Cynthia Ozick Interview: Henry James and Foreign Bodies
For her whole life novelist and critic Cynthia Ozick has been haunted by the great master, but she tells Jane Ciabattari that in her latest novel, Foreign Bodies, she’s finally exorcised him.
Cynthia Ozick’s audacious and intricately crafted sixth novel, Foreign Bodies, is a reframing of Henry James’s The Ambassadors. It’s the latest Jamesian foray by Ozick, who has maintained a near lifelong, often fraught obsession with his work.
“There was a period in my life—to purloin a famous Jamesian title, ‘The Middle Years’—when I used to say, with as much ferocity as I could muster, ‘I hate Henry James and I wish he was dead,’” Ozick wrote in a 1982 essay, “The Lesson of the Master.” “Influence is perdition,” she concluded.
When did she first read Henry James? “My first encounter with James was when I was seventeen,” she says. “My brother brought home from the public library a science fiction anthology, which included ‘The Beast in the Jungle.’ It swept me away. I had a strange, somewhat uncanny feeling that it was the story of my life.”
Ozick read The Ambassadors for the first time in the late 1940s, while a student at New York University. “Of course, ‘The Beast and the Jungle’ is The Ambassadors without Lambert Strether and his Paris experience,” she says. “It’s the same theme. It has the vision and sense of Europe. Paris is presented as some great cultural citadel shining there.”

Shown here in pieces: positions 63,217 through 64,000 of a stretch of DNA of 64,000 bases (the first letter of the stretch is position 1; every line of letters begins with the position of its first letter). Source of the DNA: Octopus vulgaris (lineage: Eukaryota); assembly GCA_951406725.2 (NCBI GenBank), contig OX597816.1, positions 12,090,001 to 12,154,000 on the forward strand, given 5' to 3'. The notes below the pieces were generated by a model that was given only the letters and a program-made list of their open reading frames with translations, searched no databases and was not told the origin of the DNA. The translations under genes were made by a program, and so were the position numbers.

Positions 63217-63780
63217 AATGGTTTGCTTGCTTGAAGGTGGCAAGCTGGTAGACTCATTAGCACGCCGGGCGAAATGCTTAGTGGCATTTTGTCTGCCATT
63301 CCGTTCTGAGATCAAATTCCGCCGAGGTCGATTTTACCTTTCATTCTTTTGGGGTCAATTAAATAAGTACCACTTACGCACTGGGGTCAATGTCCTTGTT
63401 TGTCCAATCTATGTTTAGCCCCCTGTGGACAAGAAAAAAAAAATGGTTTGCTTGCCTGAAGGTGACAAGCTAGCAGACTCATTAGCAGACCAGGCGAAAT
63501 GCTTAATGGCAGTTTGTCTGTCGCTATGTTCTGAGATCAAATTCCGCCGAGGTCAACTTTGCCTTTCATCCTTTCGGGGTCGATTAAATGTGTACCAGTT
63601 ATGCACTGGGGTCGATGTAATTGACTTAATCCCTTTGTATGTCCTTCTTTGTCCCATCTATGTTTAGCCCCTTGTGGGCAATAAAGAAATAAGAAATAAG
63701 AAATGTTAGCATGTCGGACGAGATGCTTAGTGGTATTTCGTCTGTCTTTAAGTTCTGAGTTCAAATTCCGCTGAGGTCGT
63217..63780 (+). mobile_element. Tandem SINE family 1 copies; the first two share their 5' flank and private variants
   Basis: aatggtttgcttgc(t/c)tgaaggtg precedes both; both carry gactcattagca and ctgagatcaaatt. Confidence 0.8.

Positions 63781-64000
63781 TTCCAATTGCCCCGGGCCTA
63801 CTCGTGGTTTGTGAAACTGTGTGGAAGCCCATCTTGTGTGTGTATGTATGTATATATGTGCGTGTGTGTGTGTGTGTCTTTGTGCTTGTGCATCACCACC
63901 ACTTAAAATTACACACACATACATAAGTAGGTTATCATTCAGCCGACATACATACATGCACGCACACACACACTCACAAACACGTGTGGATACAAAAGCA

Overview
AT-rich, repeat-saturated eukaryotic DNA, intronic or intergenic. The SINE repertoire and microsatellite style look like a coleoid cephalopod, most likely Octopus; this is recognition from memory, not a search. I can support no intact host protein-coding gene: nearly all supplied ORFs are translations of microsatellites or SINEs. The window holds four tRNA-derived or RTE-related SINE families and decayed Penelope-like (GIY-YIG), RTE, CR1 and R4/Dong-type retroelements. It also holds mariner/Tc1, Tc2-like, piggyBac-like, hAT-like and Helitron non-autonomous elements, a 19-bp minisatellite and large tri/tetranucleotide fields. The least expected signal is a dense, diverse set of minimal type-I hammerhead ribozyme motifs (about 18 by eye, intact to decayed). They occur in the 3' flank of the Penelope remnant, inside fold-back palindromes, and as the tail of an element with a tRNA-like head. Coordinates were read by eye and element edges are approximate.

In graduate school at Ohio State, Ozick steeped herself in James, choosing his later novels (but not The Ambassadors) for her master’s thesis. Rather than pursue a Ph.D., she set out to write a novel inspired by the master. She kept a copy of The Ambassadors as a talisman on her writing desk when she was working for seven years on her novel Trust.
“I left James behind completely, once I started….at last I left him behind.”
Later, she wrote that James’s influence cost her her youth, that she spent seven years of madness writing her first novel, Trust, published in 1966, pursuing the ferocious dream of writing a masterpiece like The Ambassadors.
“I had the idea in my twenties that a writer could immediately become the late Henry James,” she says. “Henry James himself had to mature. Even Saul Bellow did.”
“ Dangling Man and The Victim had to come before he found his voice in Augie March?”
“Exactly. I am proudest of that first novel Trust, of anything I have written,” she adds. “I don’t think I’ve had such intense energy since. Looking back, I see those Jamesian tics—“as it were,” “hanging fire.” I can see him in the dialogue. It’s much too immersed and too loyal to the master."
After that, she says, “I had to back away. I had to get away from James for sure.” Paris was, for James, the center of an older, wiser, more sophisticated culture than the US. Ozick has set Foreign Bodies in 1952, after World War II, when “tattooed, decimated, emaciated survivors” were flooding into Paris. Why did she write a novel modeled on The Ambassadors now? Was there a moment when she thought I have a way of doing this that will match the master?